By integrating data from various sources into a single source of truth, managers and executives will no longer need to make business decisions based on limited, inaccurate data or gut instincts. In addition, data warehouses and related BI can be applied directly to business processes including marketing segmentation, member retention programs, financial management, and sales and other business reporting.

Time Saving Reporting and Process:

Data warehouses are also designed with speed of data retrieval and analysis in mind. You are able to store large amounts of data and rapidly generate results. Since data analysts and business units within the credit union can quickly access critical data from a number of sources—all in one place—they can confidently make informed decisions on key initiatives. They won’t waste time retrieving data from multiple sources and guessing which data is updated and most accurate. A single source of truth also allows your credit union to analyze the data effectively as well as trust it! It creates accuracy, dependably and unrestrains the data so that more than just the analysts and CDO/ data scientists can access it. All employees can use the data.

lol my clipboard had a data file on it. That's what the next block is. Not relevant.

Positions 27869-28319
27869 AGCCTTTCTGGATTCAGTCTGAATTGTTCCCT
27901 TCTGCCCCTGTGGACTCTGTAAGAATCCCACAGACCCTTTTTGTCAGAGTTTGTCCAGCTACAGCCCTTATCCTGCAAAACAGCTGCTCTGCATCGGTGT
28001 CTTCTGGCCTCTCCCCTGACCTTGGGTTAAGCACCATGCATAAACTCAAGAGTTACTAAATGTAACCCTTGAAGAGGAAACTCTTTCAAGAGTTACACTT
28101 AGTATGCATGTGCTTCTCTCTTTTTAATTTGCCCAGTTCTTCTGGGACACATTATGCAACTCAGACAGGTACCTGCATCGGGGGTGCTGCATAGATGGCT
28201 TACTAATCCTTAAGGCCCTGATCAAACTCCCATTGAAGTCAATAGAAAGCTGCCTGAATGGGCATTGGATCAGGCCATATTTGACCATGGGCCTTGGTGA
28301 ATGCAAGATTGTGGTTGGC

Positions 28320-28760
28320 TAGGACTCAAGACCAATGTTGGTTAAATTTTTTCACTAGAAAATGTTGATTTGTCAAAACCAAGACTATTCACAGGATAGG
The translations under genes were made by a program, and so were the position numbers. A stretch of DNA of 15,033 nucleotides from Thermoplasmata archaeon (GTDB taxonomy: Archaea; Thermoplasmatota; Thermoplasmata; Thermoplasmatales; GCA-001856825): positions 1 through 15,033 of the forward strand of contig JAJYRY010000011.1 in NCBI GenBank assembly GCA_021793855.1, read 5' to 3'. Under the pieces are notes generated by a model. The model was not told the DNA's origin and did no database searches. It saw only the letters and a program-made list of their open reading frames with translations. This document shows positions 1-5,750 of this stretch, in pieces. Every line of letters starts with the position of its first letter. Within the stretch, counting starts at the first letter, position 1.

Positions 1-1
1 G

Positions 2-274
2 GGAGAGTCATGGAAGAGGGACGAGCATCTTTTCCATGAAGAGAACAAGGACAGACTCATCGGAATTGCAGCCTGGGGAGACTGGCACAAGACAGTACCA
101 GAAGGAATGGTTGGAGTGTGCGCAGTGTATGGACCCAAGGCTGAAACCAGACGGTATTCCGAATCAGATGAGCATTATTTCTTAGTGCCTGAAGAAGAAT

Positive Return on Investment:

Having a single source of truth for your data enables the credit union to generate higher amounts of revenue by making more timely, accurate and informed business decisions. As data warehouses produce greater efficiency, employee productivity and time savings, credit union can often see a clear cost savings due to the implementation of a data warehouse.

Don’t be encumbered by a number of common challenges that stem from not investing in a data warehouse for your data analytics program (e.g., impaired decision making, inaccurate data, slowed workflows, negative business outcomes, inefficient processes.)

It is clear, when a data warehouse is implemented and designed properly it leads to significant advantages for your organization. Do you need guidance on selecting the right data warehouse for your credit union and ensuring it is properly implemented? The Knowlton Group is ready to help! Contact us today.